High Precision Digital Pulse Meter Circuit
Posted on May 5, 2017 8242
• Measurement range between 0.01ms and 9.99ms with a resolution of 10μs
• Visual self-testing of indicators during activation.
• Underestimation of scale (> 9.99mS)
• Memory function for instantaneous pulses
• 9V battery supply
• Power consumption approx. 110mA to 130mA
The Main Operation of the Circuit
If a conventional 4MHz crystal is selected and corresponds to a 0.25 ms period, we will have to multiply by 40. The integrated IC2 is a decimal counter that will perform the multiplication by 10 and half IC3 (double binary counter ) Will multiply by 4.
At exit, we will have the presence of 40x 2.5μs = 10μs. They are measured by circuit 4553 (IC4) at terminal 12 (CLK input). Given the 10μs resolution, for example, if there are 160 bits of 10μs, the input signal is 160x10μs, that is, 1600μs, so 1.6ms. Input of the input signal is generated Thanks to the R7 / C7 and the integrated IC1 / 2, a LE signal with a duration of about 30μs. This, which allows the triggering of 4553, which will send and, most importantly, block the result of enumeration in the indicators (memorization). The end of the LE pulse will in turn produce a RESET pulse at IC4 terminal 13 after one pass from IC1 / 3, R8 / C8 and IC1 / 4 to prepare it for the next measurement. This RESET pulse will reset the counter to zero but will change the display. As long as LE is always at + 5V, the data remains available at the output. They are multiplied at a determined velocity by capacitor C6 and decoded by IC5 (7-segment decoder, 4511).
Observe the R9 / C9 circuit at terminal 3, LT. Its components allow each moment the meter starts to apply a low-power mode momentarily to command the activation of all segments (auto-test with activation) and to verify that there is no problem. Transistors T1, T2, T3 control the cathode of each indicator without loading IC4 (4553). Resistor R6 shows the split point between ms and ms to get an instant read. Resistors R12 to R18 limit the current to the indicators to avoid any degradation.
We have the key features in this way. Instant reading in ms, 10μs resolution, memorization and self-test. We still have to study the depiction of exceeding the available scale. In fact, for reasons of simplicity, we preferred to use the second half of the binary counter 4520 (IC3) and remain free. The OF445 output of IC4 produces a positive "OF" pulse if the scale is exceeded (if the value is greater than 9.99 ms).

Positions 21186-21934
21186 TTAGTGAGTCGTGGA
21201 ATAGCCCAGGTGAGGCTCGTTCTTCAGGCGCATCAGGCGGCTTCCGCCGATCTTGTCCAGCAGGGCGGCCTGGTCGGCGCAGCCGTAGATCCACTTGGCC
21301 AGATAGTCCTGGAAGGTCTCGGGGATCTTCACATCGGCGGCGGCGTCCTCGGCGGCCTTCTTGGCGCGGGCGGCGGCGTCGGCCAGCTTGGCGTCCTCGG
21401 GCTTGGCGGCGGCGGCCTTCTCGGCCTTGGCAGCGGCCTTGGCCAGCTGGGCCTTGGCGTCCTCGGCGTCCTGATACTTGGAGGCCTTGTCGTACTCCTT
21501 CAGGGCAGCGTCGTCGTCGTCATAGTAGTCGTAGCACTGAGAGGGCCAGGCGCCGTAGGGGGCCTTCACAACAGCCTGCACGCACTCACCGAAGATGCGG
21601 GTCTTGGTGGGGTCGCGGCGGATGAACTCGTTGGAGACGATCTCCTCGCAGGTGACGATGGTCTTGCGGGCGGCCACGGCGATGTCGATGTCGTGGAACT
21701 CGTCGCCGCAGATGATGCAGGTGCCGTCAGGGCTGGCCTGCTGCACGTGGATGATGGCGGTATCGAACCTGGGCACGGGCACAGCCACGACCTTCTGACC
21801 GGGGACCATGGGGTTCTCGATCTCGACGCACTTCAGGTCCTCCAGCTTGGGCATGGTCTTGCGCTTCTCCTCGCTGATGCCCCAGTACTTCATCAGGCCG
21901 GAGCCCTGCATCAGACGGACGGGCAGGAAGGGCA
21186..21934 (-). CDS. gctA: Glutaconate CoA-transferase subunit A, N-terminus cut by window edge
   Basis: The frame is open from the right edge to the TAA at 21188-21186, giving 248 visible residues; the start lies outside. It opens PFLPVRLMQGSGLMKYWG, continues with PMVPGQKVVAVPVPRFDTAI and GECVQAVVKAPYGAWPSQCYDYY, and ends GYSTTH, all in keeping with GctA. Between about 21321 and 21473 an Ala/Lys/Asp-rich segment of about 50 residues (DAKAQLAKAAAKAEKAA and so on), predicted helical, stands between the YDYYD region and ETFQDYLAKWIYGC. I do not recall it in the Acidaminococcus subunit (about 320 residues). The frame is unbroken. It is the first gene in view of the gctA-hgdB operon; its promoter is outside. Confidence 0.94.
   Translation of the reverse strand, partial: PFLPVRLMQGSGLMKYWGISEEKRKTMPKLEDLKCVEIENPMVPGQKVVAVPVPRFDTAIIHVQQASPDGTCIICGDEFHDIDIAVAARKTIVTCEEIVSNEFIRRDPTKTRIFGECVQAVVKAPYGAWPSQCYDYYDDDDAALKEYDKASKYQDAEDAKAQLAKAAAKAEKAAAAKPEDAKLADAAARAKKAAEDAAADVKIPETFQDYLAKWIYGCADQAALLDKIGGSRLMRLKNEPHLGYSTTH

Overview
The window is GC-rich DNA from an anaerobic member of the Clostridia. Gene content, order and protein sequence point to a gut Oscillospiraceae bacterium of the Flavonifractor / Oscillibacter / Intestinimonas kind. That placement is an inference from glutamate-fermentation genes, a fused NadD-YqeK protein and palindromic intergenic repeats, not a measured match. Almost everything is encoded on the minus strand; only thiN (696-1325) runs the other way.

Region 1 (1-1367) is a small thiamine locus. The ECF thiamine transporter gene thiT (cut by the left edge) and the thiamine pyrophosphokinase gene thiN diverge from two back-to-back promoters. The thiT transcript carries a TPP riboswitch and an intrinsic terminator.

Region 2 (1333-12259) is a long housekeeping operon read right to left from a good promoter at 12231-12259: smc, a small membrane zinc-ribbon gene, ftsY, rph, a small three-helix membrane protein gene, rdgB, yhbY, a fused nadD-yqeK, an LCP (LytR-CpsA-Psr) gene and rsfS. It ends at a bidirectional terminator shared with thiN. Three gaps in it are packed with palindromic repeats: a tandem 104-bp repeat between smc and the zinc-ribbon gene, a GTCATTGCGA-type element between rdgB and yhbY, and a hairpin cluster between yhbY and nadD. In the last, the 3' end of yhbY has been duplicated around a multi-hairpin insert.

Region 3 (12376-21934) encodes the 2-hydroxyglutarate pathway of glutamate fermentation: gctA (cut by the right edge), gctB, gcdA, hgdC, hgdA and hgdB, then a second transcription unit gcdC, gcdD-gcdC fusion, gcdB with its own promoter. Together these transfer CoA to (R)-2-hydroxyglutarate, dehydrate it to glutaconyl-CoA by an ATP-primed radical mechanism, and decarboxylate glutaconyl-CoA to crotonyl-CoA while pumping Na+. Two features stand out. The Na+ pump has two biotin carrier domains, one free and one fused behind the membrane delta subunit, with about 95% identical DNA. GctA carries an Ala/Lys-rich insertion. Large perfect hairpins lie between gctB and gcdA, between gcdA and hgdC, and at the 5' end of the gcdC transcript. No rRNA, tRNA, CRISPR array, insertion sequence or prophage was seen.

In normal mode, Q0b has the value "0", so the same thing happens with CLKb. It is therefore the frontal cavity of "OF", which will increase the value of the meter. Output Q0b will overcome status "1". Because of this, CLKb input is at "1" and blocks the counter.
Transistor T4 controls and scans the two AF1 and AF2 AF points by recording an excess of the available range. The counter must now be disengaged to overcome this overrun, which remains as a fixed indication. For this reason, the R10 / C10 loop is added slowly (since Q0b passes to "1") and sends a reset to zero at the RESET input after about one second. The two points are extinguished. The Q0b and CLKb are reset to "0" and the counter is ready for the case of a new overrun of the scale.
Important Note: Scaling is not memorized as it automatically turns off. The IC6 circuit allows the power supply to stabilize at + 5V. Capacitors C1 to C5 and C11 filter the parasites on the feed lines.
The printed circuit, which is single-sided, has dimensions of about 63 x 66mm. Figure 5 shows the mounting of the components on it. Glue first of all three bridges. The first, which is very small, is located just below the AF1 indicator. The second is under IC4 and the third left of IC2. Then paste the terminals of the integrated circuits. It is better to place the markers on bases to lift them as high as possible to fit them into the box. In this case, use a low profile crystal for QZ (about 4mm high) if necessary. Glue the resistors, capacitors and then the QZ crystal. Now stick the 5V stabilizer, the integrated IC6 and screw it onto the circuit for greater robustness and to get the maximum heat.
Feed the circuit (for example, with a 9V battery) at the "+" and "GND" points on the left of the IC6. Verify the presence of + 5V at the terminals of one of the filtering capacitors (C1 to C5 or C11). Disconnect the battery. Glue the transistors in the direction of their placement. Place the integrated circuits (caution in their turn) and all three indicators in their place. The signal input is at the 'INPUT' and 'GND' points from the left part of the R4 resistor.
Short the "INPUT" and "GND" and turn on the circuit, you should read 8.88 (self-test), then 0.00 (measured value). For use in modeling, you can build a small 3-pin fitting connector that allows the circuit to be inserted between the receiver and the servo drive.
You should therefore read values between 1 and 2ms, depending on the position, without harassing the whole of the receiving device. It is, on the contrary, normal to observe a deviation of the servo drive when the counter is no longer being fed. This device proves extremely useful for setting up remote-controlled sets, in particular for adjusting pulse width modulated encoders.
R5, R6, R11: 100Ω
R7, R8, R9: 100K
C1-C5, C11: 100nF
C7, C8: 470pF
C9, C10: 10μF / 16V
IC1: 4584, 40106
AF1-AF3: Common Cathode 13mm TDSR5160
QZ1: crystal 4MHz HC49 / 4H